I have had the pleasure of speaking to fire and safety organizations on the topics of leadership, change management and risk management. I often try to blend all three into my presentations because I truly believe that good leaders need to be ready (and plan) for change in their organizations. With change comes risk. In some cases, the possibility of failure causes certain organizations to resist change. For others, it’s easier to deal with the status quo and bury their heads in the sand, hoping that change will pass them by and leave them unscathed.
To me, good leaders plan for today and prepare their organization for tomorrow. I’m not saying that we can always plan for and predict things. In fact, the last time I looked, I hadn’t met any fire chiefs who had crystal balls on their desks so they could look into the future. So what do we do? Well, it’s a well-known fact that those who refuse to learn from the past are likely to repeat their mistakes. Therefore, we need to learn from our mistakes and successes and from the experiences of others, and be flexible.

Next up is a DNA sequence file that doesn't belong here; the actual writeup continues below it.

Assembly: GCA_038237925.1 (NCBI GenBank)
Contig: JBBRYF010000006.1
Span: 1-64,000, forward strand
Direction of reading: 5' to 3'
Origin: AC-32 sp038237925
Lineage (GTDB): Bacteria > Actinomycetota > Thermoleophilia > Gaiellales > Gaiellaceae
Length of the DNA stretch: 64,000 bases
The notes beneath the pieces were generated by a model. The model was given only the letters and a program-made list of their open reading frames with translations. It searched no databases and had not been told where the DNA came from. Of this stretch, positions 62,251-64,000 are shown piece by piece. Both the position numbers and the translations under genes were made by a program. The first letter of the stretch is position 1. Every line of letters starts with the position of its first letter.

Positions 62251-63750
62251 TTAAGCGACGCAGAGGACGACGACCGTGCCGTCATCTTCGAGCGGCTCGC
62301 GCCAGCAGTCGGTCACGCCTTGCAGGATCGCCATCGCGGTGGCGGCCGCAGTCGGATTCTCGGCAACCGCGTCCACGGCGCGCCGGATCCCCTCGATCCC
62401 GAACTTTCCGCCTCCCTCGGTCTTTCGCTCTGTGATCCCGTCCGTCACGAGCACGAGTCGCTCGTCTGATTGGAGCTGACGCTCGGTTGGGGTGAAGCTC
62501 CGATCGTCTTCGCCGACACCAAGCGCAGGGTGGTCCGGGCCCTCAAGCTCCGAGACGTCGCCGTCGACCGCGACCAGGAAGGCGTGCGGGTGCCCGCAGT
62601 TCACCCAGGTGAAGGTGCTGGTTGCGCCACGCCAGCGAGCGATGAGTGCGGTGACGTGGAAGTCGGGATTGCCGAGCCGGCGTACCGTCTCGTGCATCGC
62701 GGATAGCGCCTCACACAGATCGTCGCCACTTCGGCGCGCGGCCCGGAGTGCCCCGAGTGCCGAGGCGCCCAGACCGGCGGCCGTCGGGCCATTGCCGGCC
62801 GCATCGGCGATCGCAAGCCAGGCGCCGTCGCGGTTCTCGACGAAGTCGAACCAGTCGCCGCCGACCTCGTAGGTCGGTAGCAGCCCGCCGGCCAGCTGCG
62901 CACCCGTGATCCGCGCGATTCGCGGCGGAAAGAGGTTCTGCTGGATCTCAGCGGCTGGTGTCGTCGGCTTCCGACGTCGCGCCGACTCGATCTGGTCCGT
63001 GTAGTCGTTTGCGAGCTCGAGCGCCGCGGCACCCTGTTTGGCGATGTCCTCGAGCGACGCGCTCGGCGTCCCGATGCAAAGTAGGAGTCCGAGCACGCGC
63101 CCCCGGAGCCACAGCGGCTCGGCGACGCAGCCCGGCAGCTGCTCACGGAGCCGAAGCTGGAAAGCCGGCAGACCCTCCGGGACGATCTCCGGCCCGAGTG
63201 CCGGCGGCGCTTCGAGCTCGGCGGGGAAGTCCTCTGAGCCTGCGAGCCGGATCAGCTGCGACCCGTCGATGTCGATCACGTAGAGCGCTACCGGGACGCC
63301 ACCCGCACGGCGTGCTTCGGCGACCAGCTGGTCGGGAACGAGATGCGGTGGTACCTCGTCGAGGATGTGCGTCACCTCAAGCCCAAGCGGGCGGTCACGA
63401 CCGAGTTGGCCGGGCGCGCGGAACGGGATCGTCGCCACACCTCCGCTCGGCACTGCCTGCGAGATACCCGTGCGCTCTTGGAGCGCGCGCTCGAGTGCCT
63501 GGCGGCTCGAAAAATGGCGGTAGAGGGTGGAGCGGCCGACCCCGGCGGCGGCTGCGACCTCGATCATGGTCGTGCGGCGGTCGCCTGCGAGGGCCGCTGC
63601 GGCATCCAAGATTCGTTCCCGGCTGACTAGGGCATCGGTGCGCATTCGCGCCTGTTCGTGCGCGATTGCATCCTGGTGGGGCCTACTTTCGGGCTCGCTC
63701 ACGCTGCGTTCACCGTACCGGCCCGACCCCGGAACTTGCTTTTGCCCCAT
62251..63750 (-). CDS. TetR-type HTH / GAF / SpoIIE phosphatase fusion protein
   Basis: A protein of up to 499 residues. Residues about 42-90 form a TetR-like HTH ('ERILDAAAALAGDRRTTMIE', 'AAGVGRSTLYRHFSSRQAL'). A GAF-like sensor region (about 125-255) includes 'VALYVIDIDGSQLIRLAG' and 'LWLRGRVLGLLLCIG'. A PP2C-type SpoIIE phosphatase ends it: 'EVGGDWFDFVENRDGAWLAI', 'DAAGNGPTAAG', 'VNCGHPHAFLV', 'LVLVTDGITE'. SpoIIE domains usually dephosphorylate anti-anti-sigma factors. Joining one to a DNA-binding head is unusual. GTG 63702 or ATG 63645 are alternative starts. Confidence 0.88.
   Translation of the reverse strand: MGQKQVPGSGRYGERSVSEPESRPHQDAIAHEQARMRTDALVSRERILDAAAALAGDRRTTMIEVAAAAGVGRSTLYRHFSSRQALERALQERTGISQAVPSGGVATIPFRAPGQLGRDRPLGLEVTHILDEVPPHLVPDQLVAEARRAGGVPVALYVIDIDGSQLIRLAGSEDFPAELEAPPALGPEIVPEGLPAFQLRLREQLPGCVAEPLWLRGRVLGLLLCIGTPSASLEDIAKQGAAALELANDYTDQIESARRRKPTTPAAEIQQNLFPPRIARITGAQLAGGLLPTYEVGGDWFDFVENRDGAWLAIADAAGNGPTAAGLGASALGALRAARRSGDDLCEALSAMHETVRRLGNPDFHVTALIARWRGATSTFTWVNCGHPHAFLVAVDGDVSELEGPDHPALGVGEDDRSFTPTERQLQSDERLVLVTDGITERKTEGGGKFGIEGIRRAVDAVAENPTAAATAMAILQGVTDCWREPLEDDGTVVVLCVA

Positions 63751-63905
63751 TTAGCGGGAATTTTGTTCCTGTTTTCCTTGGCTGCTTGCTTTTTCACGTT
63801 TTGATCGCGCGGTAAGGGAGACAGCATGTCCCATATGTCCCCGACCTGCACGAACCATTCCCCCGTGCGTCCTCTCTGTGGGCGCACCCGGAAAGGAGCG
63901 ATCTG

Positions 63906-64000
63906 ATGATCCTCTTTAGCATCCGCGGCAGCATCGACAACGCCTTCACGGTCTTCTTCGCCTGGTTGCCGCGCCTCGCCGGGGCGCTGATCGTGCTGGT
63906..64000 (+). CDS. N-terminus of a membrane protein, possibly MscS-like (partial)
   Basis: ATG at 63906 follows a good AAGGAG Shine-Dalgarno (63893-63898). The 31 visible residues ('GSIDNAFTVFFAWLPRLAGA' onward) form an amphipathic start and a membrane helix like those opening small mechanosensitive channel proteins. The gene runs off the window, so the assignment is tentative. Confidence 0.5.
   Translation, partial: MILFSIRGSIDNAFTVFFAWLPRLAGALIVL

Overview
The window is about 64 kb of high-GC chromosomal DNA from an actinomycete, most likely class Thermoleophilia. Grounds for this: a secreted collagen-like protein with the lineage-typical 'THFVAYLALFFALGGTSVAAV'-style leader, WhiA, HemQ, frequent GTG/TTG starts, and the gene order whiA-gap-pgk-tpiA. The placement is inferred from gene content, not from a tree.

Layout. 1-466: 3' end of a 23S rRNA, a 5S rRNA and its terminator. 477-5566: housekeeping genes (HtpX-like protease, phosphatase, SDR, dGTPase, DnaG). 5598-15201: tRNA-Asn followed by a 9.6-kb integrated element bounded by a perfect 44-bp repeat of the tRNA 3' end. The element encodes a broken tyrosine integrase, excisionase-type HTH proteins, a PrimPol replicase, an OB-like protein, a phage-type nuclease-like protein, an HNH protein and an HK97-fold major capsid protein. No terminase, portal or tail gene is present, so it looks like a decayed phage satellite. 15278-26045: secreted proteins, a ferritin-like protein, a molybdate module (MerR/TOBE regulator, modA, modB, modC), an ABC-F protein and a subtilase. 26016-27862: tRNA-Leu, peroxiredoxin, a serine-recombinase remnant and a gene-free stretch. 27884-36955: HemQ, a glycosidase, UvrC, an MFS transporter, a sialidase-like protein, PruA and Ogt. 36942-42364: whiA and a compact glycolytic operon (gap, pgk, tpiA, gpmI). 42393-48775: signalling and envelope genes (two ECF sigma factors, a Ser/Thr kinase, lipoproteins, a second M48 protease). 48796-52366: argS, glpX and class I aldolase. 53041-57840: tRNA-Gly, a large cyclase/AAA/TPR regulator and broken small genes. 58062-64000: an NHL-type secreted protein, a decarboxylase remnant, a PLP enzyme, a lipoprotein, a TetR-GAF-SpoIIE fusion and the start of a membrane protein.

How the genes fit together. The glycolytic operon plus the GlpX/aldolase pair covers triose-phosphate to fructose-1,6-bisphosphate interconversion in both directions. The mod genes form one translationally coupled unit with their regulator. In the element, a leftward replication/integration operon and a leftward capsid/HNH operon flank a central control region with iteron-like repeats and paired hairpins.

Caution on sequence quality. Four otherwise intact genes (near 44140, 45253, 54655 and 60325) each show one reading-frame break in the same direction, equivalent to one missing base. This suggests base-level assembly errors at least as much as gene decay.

Recent incidents in Ontario have resulted in firefighter deaths and injuries. Fire officers are seeing a heightened emphasis on liability and responsibility for our actions. As such, we are experiencing some of the greatest change in the fire service in a shorter span of time than witnessed in the past 100 years. It’s because of the rapid pace of this change that I am concerned about the numbers of phone calls I get from fire chiefs who are feeling overwhelmed with the responsibility they must shoulder. With all these worries and pressures, how are chief officers to enjoy a proper work/life balance to maintain their own physical and mental health?
There are two well-recommended books on the market that I believe can help fire-service leaders deal with this change and uncertainty.